They also call upon the scientific community for back-up. Penn & Teller have discovered that the evidence debunking bogus operatives exists in countless books, scientific papers and government-sponsored exposés - research that nobody else has presented to the public with such zeal, passion, and conviction.

As our increasingly anti-intellectual, anti-science culture moves on each day to new crackpot subject matters, Penn & Teller are there to aggressively shoot down whack-jobs and fuzzy thinkers, no matter where they originate.

Their attitude of serious, sober contemplation can be summed up in this quote about their current Las Vegas stage program: "We have been doing magic together for 25 years and are so sick of it we could spit. So, in the new show, we are moving into the field of religion and will be performing real miracles!"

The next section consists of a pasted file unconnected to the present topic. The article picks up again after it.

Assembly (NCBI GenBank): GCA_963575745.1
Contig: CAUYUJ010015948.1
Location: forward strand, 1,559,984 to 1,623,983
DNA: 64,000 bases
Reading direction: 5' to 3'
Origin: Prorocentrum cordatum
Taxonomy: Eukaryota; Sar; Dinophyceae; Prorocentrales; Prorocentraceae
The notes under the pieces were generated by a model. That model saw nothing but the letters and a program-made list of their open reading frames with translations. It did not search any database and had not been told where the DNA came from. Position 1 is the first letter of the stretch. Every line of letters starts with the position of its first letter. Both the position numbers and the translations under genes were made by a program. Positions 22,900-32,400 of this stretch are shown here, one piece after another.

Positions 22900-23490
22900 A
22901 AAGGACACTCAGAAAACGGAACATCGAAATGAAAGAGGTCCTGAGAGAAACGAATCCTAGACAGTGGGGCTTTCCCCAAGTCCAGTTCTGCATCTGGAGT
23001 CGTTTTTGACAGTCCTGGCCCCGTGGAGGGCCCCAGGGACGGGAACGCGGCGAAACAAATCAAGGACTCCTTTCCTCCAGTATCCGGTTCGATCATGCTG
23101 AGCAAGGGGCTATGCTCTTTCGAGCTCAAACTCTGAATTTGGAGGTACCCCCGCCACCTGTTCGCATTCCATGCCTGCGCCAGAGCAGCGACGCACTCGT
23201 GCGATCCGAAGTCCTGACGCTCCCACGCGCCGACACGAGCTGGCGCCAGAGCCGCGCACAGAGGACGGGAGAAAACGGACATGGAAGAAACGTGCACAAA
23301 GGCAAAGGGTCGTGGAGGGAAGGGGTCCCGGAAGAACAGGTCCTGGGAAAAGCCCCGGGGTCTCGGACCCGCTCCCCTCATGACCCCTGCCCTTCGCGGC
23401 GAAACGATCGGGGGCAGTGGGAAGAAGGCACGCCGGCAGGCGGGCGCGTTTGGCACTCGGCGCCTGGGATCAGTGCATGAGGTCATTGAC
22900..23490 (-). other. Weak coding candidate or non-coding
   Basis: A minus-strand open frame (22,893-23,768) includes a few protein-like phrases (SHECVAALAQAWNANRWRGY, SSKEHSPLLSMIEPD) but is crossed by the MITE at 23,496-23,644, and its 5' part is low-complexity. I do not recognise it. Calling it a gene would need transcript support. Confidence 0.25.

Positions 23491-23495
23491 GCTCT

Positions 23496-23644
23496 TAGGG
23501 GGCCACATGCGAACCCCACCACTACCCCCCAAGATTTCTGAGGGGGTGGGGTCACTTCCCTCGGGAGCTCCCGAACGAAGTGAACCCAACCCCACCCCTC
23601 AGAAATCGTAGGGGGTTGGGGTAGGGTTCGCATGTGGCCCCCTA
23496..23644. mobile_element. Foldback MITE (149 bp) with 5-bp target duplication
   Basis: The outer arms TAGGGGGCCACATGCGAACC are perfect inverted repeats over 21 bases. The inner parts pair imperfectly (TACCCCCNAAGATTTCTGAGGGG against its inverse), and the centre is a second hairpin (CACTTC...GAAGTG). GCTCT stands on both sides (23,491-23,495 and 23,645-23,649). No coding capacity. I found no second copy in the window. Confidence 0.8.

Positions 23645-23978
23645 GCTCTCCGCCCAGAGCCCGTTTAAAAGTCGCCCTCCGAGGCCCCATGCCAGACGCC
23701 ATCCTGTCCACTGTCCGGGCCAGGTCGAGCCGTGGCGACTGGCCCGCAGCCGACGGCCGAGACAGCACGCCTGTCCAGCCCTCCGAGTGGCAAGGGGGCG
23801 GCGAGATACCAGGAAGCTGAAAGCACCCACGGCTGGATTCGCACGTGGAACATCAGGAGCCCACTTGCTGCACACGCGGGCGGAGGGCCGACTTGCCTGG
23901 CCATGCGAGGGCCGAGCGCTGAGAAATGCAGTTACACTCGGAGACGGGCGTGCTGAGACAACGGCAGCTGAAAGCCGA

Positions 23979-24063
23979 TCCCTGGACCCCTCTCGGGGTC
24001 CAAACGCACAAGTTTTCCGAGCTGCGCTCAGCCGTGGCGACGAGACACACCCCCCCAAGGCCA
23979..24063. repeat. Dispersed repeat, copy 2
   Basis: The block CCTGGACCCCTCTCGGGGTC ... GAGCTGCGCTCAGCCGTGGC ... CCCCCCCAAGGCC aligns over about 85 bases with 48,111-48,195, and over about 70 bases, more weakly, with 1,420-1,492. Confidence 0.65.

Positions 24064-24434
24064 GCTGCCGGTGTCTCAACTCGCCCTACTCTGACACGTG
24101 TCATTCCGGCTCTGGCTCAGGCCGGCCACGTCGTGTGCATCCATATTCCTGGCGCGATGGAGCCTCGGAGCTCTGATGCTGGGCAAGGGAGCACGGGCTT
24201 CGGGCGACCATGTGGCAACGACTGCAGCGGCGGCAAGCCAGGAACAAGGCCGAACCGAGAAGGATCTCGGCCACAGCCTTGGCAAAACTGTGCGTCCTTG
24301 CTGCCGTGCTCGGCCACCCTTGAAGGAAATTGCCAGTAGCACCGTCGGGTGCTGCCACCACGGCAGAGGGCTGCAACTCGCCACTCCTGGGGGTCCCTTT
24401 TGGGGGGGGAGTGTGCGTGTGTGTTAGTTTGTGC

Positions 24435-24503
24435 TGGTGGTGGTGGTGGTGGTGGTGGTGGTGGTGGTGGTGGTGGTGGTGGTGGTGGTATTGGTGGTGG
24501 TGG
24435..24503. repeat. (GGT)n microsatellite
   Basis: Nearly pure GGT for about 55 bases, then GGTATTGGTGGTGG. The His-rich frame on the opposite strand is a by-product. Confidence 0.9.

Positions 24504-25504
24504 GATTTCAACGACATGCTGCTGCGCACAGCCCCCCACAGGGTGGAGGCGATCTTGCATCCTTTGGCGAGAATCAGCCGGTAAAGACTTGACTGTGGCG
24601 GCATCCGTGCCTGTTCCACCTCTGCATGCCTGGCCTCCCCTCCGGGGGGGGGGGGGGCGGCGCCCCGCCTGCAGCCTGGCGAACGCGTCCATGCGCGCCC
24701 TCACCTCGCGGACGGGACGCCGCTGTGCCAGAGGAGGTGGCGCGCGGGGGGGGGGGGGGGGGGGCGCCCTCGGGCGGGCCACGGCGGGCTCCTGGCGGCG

No matter how popular a form of bullshit is - and regardless of what deep pockets or beloved figures support it - Penn & Teller are pit bulls for the truth, poised to tear down these myths in the most jaw-dropping fashion possible with their trademark wit and off-center comic sensibilities.

Beware faux miracle workers, yogis, dervishes, televangelists, zealots and cult leaders. Penn & Teller have you in their cross-hairs with a new series that strives to spark controversy, headlines and water cooler fisticuffs!

What we need is not despair, but facts. We need to learn to present facts in an engaging and compelling way. Will this be difficult? Of course. Will it be worthwhile? Without question. Penn and Teller are showing us the way.

It is up to us to follow.

Thursday, December 30, 2004

Pragmatic Conservatism.